You will be seeing some new, more climate-friendly types of vehicles operated by Eugene Police Department. Eugene Police had the opportunity to buy nine 2020 hybrid police SUV’s as part of the City’s purchasing philosophy to move to more eco-friendly equipment (electric, hybrid, diesel/gas), and also purchased some E-bikes and a four-door electric vehicle.
In 2014, Eugene City Council passed the Climate Recovery Ordinance (CRO), which included a goal for the City to be carbon neutral by 2020 and a 50 percent reduction in fossil fuel use by 2030. In 2019, greenhouse gas emissions from vehicle fuels like gasoline and diesel account for about 45 percent of the City’s total emissions. Transitioning EPD’s fleet to more fuel efficient and carbon free options like those outlined below will help the City achieve significant progress towards the CRO goals.
This was the first year the hybrid model was available for police, and EPD jumped on the opportunity, purchasing them through the State of Oregon price agreement for approximately $42,854 each. These SUVs help move EPD’s fleet toward the City’s CRO goals as well as reduced maintenance and fuel costs. According to the manufacturer, they are estimated to save about 1,200 gallons of fuel per vehicle, leading to more than a 10 metric tons of carbon dioxide equivalent reduction annually. After receiving the first nine, EPD ordered 13 more 2020 police SUVs for $43,022.34 each. The most recent police SUV order comes in Iconic Silver, which will be EPD’s new marked police vehicle color. In addition to the new color, EPD has a new graphics package installed on all new hybrid models.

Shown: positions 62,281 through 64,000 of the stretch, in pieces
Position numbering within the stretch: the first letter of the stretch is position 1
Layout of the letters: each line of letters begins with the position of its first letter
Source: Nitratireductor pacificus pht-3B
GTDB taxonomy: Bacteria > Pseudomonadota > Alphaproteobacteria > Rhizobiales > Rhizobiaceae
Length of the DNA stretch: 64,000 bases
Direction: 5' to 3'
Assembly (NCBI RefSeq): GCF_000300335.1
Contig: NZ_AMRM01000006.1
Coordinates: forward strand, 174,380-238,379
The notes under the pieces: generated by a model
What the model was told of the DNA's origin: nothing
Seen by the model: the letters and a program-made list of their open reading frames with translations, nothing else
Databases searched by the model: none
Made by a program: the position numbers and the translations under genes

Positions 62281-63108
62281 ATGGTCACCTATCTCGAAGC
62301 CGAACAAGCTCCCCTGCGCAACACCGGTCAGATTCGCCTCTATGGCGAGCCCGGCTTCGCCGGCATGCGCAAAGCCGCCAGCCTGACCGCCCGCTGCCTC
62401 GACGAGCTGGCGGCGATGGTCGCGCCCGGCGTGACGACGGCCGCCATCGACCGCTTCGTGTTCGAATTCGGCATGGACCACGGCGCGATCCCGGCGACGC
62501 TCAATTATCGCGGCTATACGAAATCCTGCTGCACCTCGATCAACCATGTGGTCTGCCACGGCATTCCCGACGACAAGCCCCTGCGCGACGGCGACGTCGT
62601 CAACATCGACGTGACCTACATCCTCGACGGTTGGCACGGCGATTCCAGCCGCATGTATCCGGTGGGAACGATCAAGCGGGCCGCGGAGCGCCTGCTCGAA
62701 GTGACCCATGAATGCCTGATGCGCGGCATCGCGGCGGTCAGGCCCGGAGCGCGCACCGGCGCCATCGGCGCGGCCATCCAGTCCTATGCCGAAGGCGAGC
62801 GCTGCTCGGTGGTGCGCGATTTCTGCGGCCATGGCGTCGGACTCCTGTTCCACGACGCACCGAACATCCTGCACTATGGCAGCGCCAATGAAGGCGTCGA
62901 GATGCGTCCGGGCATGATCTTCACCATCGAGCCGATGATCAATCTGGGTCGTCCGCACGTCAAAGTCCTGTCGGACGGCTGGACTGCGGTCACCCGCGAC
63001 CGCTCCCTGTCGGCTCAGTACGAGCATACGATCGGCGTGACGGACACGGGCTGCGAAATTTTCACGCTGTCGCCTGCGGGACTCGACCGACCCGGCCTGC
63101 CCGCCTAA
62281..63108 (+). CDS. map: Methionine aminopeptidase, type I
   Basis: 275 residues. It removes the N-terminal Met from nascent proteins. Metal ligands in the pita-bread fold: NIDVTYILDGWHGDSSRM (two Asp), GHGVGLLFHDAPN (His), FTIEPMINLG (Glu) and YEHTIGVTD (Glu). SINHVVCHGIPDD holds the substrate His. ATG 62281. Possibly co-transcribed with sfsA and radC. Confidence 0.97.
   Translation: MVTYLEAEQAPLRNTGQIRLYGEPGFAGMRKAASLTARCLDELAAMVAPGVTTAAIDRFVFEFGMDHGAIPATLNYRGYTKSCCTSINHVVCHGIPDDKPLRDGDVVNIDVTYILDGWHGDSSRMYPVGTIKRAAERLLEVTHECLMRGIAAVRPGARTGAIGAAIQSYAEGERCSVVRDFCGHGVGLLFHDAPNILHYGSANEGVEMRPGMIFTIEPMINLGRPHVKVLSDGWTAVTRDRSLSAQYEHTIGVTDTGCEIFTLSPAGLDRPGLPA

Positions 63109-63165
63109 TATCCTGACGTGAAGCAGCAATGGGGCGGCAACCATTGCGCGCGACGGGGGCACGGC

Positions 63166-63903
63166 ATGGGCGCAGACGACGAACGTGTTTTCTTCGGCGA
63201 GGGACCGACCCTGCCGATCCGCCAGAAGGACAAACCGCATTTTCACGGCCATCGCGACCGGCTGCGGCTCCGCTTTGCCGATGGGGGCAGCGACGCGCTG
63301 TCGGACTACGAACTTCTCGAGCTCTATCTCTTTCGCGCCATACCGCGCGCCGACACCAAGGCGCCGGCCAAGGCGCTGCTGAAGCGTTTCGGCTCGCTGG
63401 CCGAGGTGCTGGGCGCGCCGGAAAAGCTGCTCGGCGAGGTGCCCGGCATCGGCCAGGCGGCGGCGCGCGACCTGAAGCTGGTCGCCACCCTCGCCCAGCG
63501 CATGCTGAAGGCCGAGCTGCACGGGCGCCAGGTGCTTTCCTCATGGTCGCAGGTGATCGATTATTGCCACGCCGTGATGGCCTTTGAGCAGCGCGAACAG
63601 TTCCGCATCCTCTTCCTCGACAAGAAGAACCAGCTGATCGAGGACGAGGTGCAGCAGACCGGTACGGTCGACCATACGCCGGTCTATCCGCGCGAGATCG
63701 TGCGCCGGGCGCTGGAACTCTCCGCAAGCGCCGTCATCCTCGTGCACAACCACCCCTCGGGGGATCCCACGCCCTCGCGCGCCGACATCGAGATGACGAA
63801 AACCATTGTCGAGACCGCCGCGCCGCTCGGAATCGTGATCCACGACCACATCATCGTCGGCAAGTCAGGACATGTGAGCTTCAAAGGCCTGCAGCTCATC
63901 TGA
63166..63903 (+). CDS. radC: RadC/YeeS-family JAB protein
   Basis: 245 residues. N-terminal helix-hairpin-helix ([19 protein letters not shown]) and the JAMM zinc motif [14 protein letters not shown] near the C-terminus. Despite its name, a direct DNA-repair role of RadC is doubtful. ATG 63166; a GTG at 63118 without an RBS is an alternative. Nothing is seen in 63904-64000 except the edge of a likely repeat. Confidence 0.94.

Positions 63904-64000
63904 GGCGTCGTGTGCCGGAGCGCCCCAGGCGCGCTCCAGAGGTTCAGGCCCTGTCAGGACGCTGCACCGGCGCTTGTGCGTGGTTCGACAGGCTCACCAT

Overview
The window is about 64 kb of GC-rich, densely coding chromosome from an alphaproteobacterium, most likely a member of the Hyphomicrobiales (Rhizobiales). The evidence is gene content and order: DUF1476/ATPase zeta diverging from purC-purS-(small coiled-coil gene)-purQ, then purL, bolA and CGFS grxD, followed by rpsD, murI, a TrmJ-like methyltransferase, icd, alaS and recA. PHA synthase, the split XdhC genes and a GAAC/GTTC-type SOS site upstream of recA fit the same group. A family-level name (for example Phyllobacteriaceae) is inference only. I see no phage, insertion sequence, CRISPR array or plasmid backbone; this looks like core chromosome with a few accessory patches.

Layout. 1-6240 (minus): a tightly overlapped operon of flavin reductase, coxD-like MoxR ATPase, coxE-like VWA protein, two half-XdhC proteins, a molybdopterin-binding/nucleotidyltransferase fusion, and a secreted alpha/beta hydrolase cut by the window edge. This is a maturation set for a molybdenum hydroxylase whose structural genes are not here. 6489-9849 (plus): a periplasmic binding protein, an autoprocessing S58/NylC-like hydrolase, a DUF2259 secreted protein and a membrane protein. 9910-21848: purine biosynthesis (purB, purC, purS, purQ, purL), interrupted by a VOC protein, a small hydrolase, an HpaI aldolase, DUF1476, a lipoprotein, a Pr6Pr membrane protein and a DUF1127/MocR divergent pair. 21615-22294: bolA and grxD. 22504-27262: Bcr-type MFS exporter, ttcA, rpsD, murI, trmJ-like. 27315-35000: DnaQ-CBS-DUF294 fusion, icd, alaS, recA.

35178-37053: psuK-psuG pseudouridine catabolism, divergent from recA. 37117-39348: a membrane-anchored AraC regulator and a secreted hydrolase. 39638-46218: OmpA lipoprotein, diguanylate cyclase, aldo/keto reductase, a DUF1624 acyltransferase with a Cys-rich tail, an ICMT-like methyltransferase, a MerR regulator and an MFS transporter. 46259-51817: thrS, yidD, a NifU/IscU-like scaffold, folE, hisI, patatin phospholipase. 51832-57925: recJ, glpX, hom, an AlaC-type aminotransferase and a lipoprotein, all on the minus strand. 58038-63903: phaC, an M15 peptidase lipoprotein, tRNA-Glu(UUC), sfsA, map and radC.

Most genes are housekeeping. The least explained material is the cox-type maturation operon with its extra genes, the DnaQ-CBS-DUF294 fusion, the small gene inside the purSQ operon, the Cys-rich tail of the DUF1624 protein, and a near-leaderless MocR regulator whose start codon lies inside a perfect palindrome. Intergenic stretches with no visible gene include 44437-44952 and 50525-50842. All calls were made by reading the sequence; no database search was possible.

According to Ford, its Police Interceptor Utility is the ‘first ever pursuit-rated hybrid SUV and it outperformed all police utility competitors, including V8-equipped models (that participated in official testing.)” According to the manufacturer, the hybrid power train offers significant potential reductions in fuel use with decreased engine idle times and an EPA-estimated rating of 23 city/24 combined miles per gallon. This could potentially result in saving $3,509 per vehicle per year. (Calculation based on Ford comparison with the previous-generation 3.7L V6 Police Interceptor Utility and an example fuel price of $2.75 per gallon.)
GEM – The GEM, which will be used downtown, is a four-door EV (electric vehicle), which is street-legal. It can travel up to 25 m.p.h. and offers flexibility to get around downtown, provide a visible presence, while having a smaller profile than a patrol vehicle. It is much easier to park and get around in for the many meetings with businesses. It has light bars and siren. The cost of the GEM was roughly $20,000.
E-Bikes - The EPD Downtown Team also has four E-bikes, two from Specialized and two from Trek. The bikes are power assist, meaning that the officer still needs to pedal the bicycle to engage the motor. They can travel up to 28 m.p.h. on flat ground and provide a significant power assist when climbing hills. Depending on the mode used, the range of the bikes is 50-75 miles between charges. EPD purchased these as supplemental bikes to the current Downtown Team bike fleet. They allow our officers to patrol quicker and without as much energy exertion as a normal bike. Officers can respond and cover more ground without becoming exhausted. The Specialized bikes were purchased at Hutch’s Bicycles and each cost about $4,500 after all equipment. The Trek bicycles were purchased at Bicycle Way of Life and also cost approximately $4,500 after equipment.